Even on Earth. And that is why we don’t see them, astrophysicist suggests:
For example, could the messy chemistry we see in fossil fuels on Earth – a smorgasbord of organic reactions, a seemingly tarry chaos – be simply a short-term view of a living system that functions across hundreds of millions of years?
Or consider a chunk of complex rock, a mixture of minerals and carbon chemistry. It may be bathed for a billion years in cosmic rays and indigenous particle radiation. It changes over that timescale, electrons are freed and captured, slow, slow chemistry and structural variation happens. Your pet rock might be just that, except you’re living too fast to notice.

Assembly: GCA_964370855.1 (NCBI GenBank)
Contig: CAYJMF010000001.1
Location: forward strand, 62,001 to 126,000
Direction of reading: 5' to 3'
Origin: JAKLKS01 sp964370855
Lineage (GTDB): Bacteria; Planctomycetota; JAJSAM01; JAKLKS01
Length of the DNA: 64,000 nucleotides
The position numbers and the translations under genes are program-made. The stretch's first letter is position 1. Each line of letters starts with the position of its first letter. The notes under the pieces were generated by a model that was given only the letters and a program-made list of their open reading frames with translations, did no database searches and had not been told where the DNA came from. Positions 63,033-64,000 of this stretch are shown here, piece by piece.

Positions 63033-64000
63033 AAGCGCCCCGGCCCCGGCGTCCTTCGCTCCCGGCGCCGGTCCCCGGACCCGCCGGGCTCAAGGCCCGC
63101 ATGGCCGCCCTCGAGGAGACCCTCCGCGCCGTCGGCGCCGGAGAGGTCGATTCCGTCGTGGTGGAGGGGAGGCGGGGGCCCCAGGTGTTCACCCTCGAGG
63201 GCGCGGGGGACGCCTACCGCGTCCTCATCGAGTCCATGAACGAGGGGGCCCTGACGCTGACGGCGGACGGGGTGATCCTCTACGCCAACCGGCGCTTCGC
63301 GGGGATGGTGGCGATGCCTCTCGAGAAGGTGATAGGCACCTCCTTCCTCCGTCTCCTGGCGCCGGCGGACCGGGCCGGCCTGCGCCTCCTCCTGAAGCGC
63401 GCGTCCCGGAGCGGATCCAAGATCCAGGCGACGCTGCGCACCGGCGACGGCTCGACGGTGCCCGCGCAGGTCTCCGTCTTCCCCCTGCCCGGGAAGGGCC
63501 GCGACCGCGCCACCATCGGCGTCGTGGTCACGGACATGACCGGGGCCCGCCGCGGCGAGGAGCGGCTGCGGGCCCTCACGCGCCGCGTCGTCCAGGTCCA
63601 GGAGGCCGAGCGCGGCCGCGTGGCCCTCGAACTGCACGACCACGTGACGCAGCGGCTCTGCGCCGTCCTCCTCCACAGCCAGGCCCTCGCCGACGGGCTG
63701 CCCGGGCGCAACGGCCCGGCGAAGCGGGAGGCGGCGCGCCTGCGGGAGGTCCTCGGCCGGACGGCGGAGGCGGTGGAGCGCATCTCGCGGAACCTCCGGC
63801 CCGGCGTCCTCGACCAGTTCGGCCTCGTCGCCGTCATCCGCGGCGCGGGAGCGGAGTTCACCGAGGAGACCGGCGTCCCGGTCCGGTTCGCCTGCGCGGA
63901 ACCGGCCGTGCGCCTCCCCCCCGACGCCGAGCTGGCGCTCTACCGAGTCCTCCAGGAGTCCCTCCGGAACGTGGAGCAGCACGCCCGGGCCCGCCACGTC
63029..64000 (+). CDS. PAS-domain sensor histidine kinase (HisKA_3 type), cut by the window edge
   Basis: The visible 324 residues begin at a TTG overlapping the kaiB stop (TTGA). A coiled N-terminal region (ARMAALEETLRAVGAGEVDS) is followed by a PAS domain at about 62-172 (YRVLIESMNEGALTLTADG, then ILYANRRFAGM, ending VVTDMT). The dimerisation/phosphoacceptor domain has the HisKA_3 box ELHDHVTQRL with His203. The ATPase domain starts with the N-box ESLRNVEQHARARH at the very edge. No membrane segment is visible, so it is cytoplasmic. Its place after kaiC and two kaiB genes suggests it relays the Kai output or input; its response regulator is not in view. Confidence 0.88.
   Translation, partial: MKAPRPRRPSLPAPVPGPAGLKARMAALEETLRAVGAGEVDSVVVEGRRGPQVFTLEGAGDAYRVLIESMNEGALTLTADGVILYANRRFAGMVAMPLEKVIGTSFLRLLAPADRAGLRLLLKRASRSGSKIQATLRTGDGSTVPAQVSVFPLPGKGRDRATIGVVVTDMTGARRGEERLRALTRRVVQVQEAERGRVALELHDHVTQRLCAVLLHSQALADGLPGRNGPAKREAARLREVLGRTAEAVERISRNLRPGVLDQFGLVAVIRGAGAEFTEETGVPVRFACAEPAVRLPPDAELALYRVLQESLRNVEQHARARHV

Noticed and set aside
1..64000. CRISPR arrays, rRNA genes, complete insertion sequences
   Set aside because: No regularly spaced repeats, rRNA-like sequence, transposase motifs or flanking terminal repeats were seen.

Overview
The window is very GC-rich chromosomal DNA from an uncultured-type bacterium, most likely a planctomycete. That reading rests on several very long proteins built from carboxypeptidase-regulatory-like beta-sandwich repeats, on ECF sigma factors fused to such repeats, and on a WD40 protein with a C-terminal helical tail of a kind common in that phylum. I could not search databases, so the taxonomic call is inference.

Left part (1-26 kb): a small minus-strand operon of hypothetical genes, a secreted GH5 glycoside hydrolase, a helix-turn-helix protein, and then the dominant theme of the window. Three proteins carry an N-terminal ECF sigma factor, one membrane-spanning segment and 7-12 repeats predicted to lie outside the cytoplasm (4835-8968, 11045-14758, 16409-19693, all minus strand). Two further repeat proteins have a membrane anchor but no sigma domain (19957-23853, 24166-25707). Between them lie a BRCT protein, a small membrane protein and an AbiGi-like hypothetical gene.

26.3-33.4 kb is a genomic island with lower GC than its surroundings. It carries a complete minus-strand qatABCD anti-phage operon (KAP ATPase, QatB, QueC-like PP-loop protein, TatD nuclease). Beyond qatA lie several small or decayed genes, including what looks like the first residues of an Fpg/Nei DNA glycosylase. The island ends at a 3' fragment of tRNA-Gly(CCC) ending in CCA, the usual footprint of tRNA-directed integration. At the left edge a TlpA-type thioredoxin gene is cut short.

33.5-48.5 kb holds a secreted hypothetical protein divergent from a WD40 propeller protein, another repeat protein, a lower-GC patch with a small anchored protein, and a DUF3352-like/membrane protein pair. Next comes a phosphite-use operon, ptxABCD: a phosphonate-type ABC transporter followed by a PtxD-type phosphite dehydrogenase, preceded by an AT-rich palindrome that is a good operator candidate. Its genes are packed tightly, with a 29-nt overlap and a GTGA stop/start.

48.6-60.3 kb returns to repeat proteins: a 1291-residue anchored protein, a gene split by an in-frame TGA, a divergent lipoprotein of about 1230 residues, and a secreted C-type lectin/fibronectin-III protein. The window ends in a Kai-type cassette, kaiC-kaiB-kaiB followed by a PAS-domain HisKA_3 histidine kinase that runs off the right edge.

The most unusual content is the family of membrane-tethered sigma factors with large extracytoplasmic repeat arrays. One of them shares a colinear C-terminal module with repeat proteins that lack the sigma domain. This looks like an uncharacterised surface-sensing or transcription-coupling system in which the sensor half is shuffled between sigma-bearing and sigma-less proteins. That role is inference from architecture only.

Of course, rather frustratingly, to make proper hypotheses for these options we need a robust definition of life, but to make that robust definition we may need to first know the extent of options for life in the universe. Caleb A. Scharf, “[article title]” at Scientific American
This general approach comes up every so often in the so-far fruitless search for life as we don’t know it. But now that we are back on solid enough ground for conventional reality to matter, our problems defining life—as we do know it—are only complicated by claims about life as we don’t.
See also: SETI reacts to the new study that says not to wait up for extraterrestrials
Researchers: We have dissolved the Fermi Paradox! (They’re NOT Out There)
Astrobiologist (Caleb A. Scharf): Why time travel can’t really work